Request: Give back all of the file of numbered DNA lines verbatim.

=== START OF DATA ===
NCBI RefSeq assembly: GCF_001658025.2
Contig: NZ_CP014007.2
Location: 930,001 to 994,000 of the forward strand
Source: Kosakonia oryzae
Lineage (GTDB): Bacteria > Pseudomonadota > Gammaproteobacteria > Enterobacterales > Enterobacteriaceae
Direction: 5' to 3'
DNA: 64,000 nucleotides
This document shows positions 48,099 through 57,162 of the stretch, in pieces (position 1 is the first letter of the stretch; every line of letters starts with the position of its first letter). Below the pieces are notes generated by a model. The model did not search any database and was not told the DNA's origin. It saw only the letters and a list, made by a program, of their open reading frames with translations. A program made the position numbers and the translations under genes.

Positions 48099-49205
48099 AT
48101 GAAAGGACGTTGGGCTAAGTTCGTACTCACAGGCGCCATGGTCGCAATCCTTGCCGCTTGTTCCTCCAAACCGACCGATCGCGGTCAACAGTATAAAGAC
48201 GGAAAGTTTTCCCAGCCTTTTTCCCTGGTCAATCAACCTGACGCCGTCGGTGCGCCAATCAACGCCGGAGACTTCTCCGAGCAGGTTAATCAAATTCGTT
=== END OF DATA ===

NCBI RefSeq assembly: GCF_001658025.2
Contig: NZ_CP014007.2
Location: 930,001 to 994,000 of the forward strand
Source: Kosakonia oryzae
Lineage (GTDB): Bacteria > Pseudomonadota > Gammaproteobacteria > Enterobacterales > Enterobacteriaceae
Direction: 5' to 3'
DNA: 64,000 nucleotides
This document shows positions 48,099 through 57,162 of the stretch, in pieces (position 1 is the first letter of the stretch; every line of letters starts with the position of its first letter). Below the pieces are notes generated by a model. The model did not search any database and was not told the DNA's origin. It saw only the letters and a list, made by a program, of their open reading frames with translations. A program made the position numbers and the translations under genes.

Positions 48099-49205
48099 AT
48101 GAAAGGACGTTGGGCTAAGTTCGTACTCACAGGCGCCATGGTCGCAATCCTTGCCGCTTGTTCCTCCAAACCGACCGATCGCGGTCAACAGTATAAAGAC
48201 GGAAAGTTTTCCCAGCCTTTTTCCCTGGTCAATCAACCTGACGCCGTCGGTGCGCCAATCAACGCCGGAGACTTCTCCGAGCAGGTTAATCAAATTCGTT